So after waves and waves of reform, you thought Chicago public elementary schools had made tremendous progress in the last 20 years?
Despite millions of dollars in fixes and programs, Chicago’s elementary grade reading scores have barely budged over the last two decades, a new report by the University of Chicago’s Consortium on Chicago School Research has found.
Math scores improved only “incrementally” in those grades, and racial gaps in both subjects increased, with African American students falling the most behind other groups, especially in reading — an area pushed heavily under former Mayor Richard M. Daley.
But the good news in a unique study called “Trends in Chicago’s Schools Across Three Eras of Reform: Summary of Key Findings” is that Chicago Public Schools made “dramatic improvement” in its high school graduation rate over almost two decades. Less than half of CPS freshmen graduated by age 19 in 1990, compared to about two thirds today, the study said.
In 20 years of near-constant reform efforts, Chicago’s elementary school students have made few gains, high school students have advanced, and the achievement gap between poor and rich areas has widened, a major University of Chicago study found, contradicting impressions created by years of Chicago Public Schools testing data.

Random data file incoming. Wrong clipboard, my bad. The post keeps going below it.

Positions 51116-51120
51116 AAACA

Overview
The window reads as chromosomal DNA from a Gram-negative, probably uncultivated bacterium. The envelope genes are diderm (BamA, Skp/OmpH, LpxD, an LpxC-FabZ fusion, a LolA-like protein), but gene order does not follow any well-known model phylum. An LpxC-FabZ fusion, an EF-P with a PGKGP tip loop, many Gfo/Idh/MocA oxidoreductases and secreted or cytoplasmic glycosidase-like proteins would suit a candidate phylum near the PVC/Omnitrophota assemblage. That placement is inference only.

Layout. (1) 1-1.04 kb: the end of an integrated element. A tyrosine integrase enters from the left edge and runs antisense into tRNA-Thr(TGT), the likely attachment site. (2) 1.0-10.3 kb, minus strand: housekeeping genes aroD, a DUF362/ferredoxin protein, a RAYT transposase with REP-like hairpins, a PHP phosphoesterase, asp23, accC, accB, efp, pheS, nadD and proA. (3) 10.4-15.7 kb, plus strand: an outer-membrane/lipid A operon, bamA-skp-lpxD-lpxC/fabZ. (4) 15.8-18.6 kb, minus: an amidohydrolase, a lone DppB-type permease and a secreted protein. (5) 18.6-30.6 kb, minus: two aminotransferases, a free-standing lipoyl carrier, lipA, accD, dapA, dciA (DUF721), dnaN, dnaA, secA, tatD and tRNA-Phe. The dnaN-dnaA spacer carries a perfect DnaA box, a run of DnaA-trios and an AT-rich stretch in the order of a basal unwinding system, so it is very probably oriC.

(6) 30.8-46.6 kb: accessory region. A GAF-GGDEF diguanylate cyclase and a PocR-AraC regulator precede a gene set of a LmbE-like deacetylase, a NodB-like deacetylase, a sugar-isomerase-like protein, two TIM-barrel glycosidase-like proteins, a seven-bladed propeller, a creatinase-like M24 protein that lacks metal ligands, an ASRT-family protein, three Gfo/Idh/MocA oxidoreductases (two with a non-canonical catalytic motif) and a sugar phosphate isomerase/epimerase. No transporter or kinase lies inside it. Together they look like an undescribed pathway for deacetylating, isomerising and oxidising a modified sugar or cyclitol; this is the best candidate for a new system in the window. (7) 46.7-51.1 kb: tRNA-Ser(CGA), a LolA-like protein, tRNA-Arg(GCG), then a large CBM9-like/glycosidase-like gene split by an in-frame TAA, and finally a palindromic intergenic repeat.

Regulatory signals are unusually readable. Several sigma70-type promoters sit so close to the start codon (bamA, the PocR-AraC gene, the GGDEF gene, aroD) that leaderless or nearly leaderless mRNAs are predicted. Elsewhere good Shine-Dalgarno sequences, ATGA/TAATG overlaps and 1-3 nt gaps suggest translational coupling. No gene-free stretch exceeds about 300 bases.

The report examined performance across three eras of reform over the last two decades — a span including the Argie Johnson, Paul Vallas and Arne Duncan regimes. Researchers for the University of Chicago Consortium on School Research found that most publicly available data measuring the success of public schools in Chicago did not provide an accurate picture of progress.
One of the most striking findings is that elementary school scores in general remained mostly stagnant, contrary to visible improvement on state exams reported by the Illinois State Board of Education. The consortium study used a complex statistical analysis of data from each state-administered test over the last 20 years, controlling for changes in the test’s content and how it was scored, said Stuart Luppescu, a lead consortium researcher.